Theatre-goers get ready for the racy Teleny
Stephen A Russell talks to director Robert Chuter about the very sexy adaptation of Teleny.
The hidden tragedy behind the story of Peter Pan Author J.M. Barrie and his adopted sons was brought to life as an intimate tale of forbidden love in last year’s The Death Of Peter Pan. Presented by Fly-On-The-Wall Theatre at Chapel Off Chapel, it was penned by celebrated playwright Barry Lowe and staged with a revealing honesty by film and theatre director Robert Chuter.
It’s no surprise that the achingly beautiful piece struck a chord with theatregoers.
“It was a period piece about two young men who found themselves gay in a period where it wasn’t acceptable,” Chuter says. “The audience really responded to that.”
Looking to build on the success of The Death Of Peter Pan, Chuter turned to Lowe’s adaptation of Teleny, a late 19th century pornographic and seriously melodramatic novel rumoured, but not proven, to be penned by Oscar Wilde and his inner circle. It certainly contains a mishmash of ideas and writing styles.
“One minute it’s very flowery, then it’s very sexy, then it’s flowery again,” Chuter says. “That’s a bit of a challenge to adapt, but Barry’s known as the grandmother of gay theatre in Australia, and he’s also called Barry Lowlife.”
Lowe found the heart of the story in its doomed romance between Camille, a wealthy businessman who is afraid to come out and jeopardise his way of life, and young Teleny, a devastatingly handsome pianist whom Camille idolises. They say the course of true love never runs smoothly, and Teleny certainly fits the bill. A party boy who leads a debauched life, he’ll sleep with anyone who can further his career.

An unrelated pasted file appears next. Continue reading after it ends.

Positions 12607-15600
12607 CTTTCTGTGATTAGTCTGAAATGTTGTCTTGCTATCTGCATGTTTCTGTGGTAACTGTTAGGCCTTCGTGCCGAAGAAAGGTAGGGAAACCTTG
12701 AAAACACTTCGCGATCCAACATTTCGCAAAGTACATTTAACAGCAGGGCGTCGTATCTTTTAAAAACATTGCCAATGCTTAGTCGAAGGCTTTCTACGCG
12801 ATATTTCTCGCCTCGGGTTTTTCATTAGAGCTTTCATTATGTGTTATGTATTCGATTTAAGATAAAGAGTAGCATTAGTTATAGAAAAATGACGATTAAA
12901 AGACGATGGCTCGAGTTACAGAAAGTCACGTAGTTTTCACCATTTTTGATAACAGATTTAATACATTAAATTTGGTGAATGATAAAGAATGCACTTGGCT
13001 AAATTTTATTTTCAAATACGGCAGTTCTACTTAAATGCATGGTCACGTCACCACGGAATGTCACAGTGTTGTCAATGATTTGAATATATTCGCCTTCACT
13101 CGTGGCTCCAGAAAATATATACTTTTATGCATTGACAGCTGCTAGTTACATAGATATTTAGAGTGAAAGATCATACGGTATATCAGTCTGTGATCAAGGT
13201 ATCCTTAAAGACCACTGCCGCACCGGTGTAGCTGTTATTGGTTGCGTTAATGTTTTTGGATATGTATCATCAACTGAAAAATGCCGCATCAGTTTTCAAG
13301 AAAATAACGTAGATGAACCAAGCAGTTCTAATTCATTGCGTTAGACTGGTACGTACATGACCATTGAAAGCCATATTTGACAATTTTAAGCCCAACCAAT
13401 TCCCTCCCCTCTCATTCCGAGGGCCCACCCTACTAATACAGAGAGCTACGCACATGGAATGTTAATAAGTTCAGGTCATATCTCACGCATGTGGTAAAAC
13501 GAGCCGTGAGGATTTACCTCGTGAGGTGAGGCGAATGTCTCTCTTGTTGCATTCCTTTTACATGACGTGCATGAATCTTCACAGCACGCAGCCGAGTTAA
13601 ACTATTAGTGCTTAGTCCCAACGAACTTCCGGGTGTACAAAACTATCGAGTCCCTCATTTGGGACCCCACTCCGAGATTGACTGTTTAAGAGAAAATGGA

Rather than shy away from the overtly sexual material, Chuter has embraced it fully, adapting the explicit scenes into stylised dance, mostly performed atop a grand piano over which hangs a huge chandelier.
“Even today, sexuality and nudity is still taboo,” he says.
“There seems to be a drift towards conservatism. Oscar Wilde wouldn’t walk around in underwear at an orgy. I had to find actors that were fearless, because there was going to be nudity and all kinds of sexuality. It’s taken a year to get the right people.”
Watch the preview for Teleny
The cast includes Jackson Raine (BeastMaster) as the flighty Teleny and Tom Byers as Camille.
“Jackson is completely fearless,” Chuter says. “He does it without flinching. Tom’s a young actor from Tasmania and this is his first big gig. He’s phenomenal. They share a lot of intimate scenes, including sex and masturbation, and do it with aplomb.”
Comedian Jonathan Duffy plays a woman in the show, having shaved his eyebrows and hit the gym to get the right physique, in what is quite a gender-bending play that also features Frederique Fouche as both Camille’s mother, and as a man dressed as a woman in an orgy scene. “There is some drag in it too, but we didn’t want to do it in a clichéd way,” Chuter says.
Lowe has relocated the action to 1920s Paris, just as the classical movement is giving way to incoming jazz cats like Josephine Baker, and he’s brought the story back to basics, focusing the narrative on the relationship between Camille and Teleny. While he was obviously restricted by the real events on which The Death Of Peter Pan is based, Lowe felt freer here to make major adjustments to the plot.
“The novel’s a mess, and seems to equate sex with death, like Halloween or one of those horror movies,” he says. “You could get away with writing gay erotica in the late Victorian era if you had one or both of them die. Psychologically, it doesn’t work at all. There’s a blackmail sub-plot, and whoever wrote the next chapter obviously couldn’t be bothered with it and explained it away very quickly.”
Further exploring the ramifications of the blackmail, and examining other meaty issues including ageism with regards to sexuality, Lowe admits that some fans more used to his courting of scandal might be surprised by his treatment.
“There’s lots of sex going on in there, but I left about 50 per cent of it out,” he says. “I also got rid of some of the more gross elements, but with my reputation, I should never admit that.”
[Main image] Tom Byers and Dushan Philips. Photo: Jacqueline Barkla
Teleny, May 29 – June 15, Chapel off Chapel 12 Little Chapel Street Prahran, chapeloffchapel.com.au